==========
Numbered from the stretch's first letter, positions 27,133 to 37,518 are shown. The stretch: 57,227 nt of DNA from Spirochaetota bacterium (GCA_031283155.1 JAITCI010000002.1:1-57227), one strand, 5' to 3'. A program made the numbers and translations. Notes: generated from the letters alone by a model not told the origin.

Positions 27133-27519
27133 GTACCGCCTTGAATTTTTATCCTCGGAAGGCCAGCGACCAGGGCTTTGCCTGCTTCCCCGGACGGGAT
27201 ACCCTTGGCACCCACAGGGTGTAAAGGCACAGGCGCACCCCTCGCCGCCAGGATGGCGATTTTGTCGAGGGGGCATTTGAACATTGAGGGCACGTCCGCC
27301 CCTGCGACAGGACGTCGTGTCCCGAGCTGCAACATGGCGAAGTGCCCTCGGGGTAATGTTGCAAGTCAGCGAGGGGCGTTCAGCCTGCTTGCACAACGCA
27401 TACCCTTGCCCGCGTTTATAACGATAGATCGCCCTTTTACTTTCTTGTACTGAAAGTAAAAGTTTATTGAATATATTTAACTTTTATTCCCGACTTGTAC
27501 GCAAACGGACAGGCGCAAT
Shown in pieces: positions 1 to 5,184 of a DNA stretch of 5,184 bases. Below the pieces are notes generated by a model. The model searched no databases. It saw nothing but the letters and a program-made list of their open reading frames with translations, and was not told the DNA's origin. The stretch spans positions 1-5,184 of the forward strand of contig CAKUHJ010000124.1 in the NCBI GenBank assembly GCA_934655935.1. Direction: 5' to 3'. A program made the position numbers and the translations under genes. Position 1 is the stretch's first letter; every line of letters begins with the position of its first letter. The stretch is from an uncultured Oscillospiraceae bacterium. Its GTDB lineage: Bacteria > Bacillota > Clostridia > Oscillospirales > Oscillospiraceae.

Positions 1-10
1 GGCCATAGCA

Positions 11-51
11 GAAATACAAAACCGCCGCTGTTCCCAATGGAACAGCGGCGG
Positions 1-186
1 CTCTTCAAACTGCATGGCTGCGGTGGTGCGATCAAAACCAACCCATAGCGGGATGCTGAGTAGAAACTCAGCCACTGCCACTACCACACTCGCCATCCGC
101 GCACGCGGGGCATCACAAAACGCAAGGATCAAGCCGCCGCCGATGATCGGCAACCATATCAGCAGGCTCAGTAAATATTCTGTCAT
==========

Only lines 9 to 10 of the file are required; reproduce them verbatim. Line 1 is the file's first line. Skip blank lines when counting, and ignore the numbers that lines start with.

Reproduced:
Positions 1-10
1 GGCCATAGCA